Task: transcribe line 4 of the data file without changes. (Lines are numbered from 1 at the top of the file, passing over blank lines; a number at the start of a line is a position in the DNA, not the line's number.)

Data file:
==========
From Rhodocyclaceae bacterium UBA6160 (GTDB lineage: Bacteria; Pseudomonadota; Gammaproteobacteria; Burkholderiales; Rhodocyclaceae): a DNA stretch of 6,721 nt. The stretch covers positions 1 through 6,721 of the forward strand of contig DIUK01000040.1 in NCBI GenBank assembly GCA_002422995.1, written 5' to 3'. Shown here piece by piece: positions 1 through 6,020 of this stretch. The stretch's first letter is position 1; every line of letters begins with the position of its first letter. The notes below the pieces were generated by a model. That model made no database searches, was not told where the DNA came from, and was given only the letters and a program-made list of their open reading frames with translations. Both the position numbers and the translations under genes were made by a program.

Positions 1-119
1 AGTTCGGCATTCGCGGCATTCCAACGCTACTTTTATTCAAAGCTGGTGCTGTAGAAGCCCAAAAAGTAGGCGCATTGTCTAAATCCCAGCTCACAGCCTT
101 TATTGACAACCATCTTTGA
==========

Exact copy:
101 TATTGACAACCATCTTTGA